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A Robot Has Learned To Imagine Itself For The First Time1 min read

by TechABU
A Robot Has Learned To Imagine Itself For The First Time

A robot developed by Columbia Engineers learns more about itself than its environment.

As every athlete or fashion-conscious person knows, our impression of our bodies is not always accurate or practical. Still, it plays an important role in how we behave in society. 

While you play ball or get ready, your brain continually plans for movement so that you may move your body without bumping, tripping, or falling.

Infant humans create their own body models, and robots are now beginning to do the same. 

Today, a team at Columbia Engineering announced the creation of a robot that, for the first time, can learn a model of its whole body from scratch without the assistance of a human. 

In a recent work published in Science Robotics, the researchers describe how their robot constructed a kinematic model of itself and used that model to plan movements, achieve goals, and avoid obstacles in various circumstances. 

Even physical damage was automatically found and repaired.

The robot observes itself like a child playing with itself in a room full of mirrors.

The researchers positioned a robotic arm in front of a group of five streaming video cameras. Through the cameras, the robot observed itself as it freely oscillated.

The robot wiggled and tried to twist to discover precisely how its body moved in response to various motor commands, like a baby learning itself for the first time in a hall of mirrors.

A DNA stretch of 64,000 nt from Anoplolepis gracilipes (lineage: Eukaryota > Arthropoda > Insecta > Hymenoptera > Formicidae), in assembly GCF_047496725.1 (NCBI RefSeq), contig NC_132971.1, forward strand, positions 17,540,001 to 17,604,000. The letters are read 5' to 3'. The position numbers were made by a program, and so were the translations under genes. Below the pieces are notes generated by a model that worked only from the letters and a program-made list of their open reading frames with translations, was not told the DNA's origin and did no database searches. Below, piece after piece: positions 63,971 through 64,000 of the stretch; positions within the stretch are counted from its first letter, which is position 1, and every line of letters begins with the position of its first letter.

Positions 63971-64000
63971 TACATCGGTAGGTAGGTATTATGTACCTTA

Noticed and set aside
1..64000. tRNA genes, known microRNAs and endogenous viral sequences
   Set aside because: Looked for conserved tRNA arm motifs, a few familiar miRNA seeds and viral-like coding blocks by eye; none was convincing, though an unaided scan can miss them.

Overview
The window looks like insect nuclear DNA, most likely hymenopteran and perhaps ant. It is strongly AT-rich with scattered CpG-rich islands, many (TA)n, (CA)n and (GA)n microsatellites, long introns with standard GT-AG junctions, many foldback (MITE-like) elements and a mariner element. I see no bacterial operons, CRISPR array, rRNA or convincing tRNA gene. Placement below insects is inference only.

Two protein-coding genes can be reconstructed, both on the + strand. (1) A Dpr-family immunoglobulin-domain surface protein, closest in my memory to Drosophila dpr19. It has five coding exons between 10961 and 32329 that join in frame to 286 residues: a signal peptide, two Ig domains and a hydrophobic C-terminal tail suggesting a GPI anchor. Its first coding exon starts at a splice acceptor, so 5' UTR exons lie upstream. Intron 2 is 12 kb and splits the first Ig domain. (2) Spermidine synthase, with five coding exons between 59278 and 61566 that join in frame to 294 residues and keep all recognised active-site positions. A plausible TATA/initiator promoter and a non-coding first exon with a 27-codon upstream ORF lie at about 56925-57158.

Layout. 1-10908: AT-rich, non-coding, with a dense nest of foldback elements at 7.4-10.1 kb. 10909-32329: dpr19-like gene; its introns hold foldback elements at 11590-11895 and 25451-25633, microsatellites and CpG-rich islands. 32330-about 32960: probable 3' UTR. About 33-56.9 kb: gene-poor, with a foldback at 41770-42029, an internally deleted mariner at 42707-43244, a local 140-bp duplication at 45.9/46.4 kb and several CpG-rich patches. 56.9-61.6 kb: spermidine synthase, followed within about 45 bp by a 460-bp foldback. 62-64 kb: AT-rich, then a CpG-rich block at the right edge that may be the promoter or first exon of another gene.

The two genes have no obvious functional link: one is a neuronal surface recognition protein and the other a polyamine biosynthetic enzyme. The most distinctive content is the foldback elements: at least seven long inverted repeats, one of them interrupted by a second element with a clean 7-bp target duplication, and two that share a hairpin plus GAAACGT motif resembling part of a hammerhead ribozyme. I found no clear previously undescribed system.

The robot finally stopped after roughly three hours. Its inbuilt deep neural network had finished figuring out how the robot’s movements related to how much space it took up in its environment.

Hod Lipson, professor of mechanical engineering and head of Columbia’s Creative Machines Lab, where the study was done, stated, “We were really curious to see how the robot imagined itself.”  

The self-image eventually came into being as the researchers tried with numerous visualization approaches. 

“It was a sort of gently flickering cloud that appeared to engulf the robot’s three-dimensional body,”  according to Lipson. “As the robot moved, the flickering cloud gently followed it.” The self-model of the robot was precise to 1% of its workspace.

More independent autonomous systems will result from self-modeling robots

Robotic self-modeling without human engineering assistance is crucial for a variety of reasons. Not only does it eliminate the need for a workforce, but it also enables the robot to maintain its own wear and tear and even detect and repair the damage.

The writers argue that this capability is crucial because we require autonomous systems to be increasingly independent.

A factory robot, for example, might recognize when something wasn’t moving correctly and make adjustments or request assistance.

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